The school is committed to ensuring that all pupils are successful, especially those with special educational needs and/or disabilities (SEND) and other disadvantaged pupils. These groups did not achieve as well as their peers in the past, so the school took action.

Now, most teachers have the knowledge and skills required to meet the needs of these pupils well. This is helping disadvantaged pupils to achieve more. The school is prioritising further training to ensure all teachers are adept at addressing any gaps in knowledge and skills that pupils with SEND may have.

The proportions of pupils studying the group of subjects as part of the English Baccalaureate has been low. The school is prioritising addressing this, while ensuring that pupils can still choose from a range of artistic, technical and creative GCSEs and vocational options. A comprehensive package of careers education and advice ensures that pupils are well prepared for their next steps in education or employment.

The pastoral care provided by the school is a strength. The school makes every effort to promote high attendance and challenge any absences. Effective rewards and behaviour systems ensure that conduct around the school is good.

The number of suspensions for poor behaviour dropped significantly this year. One parent, reflecting the views of many, praised the 'transformation in behaviour at the school in recent years'.

Provision for pupils' personal development is impressive.

The personal, social, health education (PSHE) curriculum incorporates local contextual issues well. Pupils value their teachers' subject knowledge and the many opportunities they have to learn how to keep themselves physically and mentally healthy and safe.

The school considers the workload and well-being of staff carefully, consulting and involving them in any changes.

Staff report feeling well supported, and morale is high.


The arrangements for safeguarding are effective.

What does the school need to do to improve?

(Information for the school and appropriate authority)

• There is a small amount of variation in how well the school's curriculum is taught.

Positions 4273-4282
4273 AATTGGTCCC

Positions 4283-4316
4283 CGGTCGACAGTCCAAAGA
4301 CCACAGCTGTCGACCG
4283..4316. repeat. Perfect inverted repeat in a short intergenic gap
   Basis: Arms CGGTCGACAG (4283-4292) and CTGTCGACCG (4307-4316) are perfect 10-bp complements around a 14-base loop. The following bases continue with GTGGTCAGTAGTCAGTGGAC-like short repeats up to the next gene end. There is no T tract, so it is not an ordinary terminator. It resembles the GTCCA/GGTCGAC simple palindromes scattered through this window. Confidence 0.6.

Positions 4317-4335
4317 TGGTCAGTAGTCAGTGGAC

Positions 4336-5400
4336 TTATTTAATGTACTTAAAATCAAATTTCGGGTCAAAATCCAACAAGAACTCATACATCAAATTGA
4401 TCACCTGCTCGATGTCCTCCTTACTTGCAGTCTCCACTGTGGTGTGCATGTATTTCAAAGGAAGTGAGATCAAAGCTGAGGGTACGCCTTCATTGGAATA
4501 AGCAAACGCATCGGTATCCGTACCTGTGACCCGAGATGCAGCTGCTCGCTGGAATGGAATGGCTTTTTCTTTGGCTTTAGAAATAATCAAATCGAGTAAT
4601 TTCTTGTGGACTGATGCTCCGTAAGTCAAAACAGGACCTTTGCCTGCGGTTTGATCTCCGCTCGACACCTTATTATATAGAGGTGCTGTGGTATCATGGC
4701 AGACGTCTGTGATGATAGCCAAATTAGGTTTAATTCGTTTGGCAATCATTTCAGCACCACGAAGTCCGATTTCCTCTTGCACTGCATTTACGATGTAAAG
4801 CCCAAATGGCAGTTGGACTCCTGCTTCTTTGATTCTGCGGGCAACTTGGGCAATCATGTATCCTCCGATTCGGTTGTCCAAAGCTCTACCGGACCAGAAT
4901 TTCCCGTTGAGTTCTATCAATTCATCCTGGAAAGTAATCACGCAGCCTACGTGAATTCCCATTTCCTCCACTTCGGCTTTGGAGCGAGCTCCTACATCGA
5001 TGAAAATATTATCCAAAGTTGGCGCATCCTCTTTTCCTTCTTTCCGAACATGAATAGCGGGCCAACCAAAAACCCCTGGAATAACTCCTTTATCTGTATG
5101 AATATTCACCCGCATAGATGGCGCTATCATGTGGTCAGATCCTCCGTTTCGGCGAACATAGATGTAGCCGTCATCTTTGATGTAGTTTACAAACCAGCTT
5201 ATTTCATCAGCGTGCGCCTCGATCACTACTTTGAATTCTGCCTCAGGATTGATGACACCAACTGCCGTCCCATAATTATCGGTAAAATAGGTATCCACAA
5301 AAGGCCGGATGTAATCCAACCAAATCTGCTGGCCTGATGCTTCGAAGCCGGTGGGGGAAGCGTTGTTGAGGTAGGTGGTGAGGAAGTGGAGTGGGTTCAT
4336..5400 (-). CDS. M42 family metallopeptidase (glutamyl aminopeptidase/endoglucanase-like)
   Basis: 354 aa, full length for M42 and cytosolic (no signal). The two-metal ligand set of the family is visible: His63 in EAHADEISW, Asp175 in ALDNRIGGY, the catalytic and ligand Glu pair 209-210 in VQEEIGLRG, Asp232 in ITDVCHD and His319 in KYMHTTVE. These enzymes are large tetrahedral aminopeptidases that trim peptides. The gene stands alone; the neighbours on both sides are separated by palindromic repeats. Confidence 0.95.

When it is implemented less well, some pupils are not as consistently engaged or do not get the support they need to achieve well. The school should continue to support staff in developing their knowledge and expertise, as well as their use of assessment, to teach the intended ambitious curriculum. The learning for some pupils with SEND does not always meet their needs, particularly in key stage 3.

This means that some pupils with SEND do not always learn the intended knowledge and skills to ensure that they can achieve well. The school should continue to ensure that all staff have the expertise required to consistently provide the appropriate support for pupils with SEND.


When we have judged a school to be good, we will then normally go into the school about once every four years to confirm that the school remains good.

This is called an ungraded inspection, and it is carried out under section 8 of the Education Act 2005. We do not give graded judgements on an ungraded inspection. However, if we find evidence that a school would now receive a higher or lower grade, then the next inspection will be a graded inspection, which is carried out under section 5 of the Act.

Usually this is within one to two years of the date of the ungraded inspection. If we have serious concerns about safeguarding, behaviour or the quality of education, we will deem the ungraded inspection a graded inspection immediately.

This is the second ungraded inspection since we judged the school to be good in July 2015.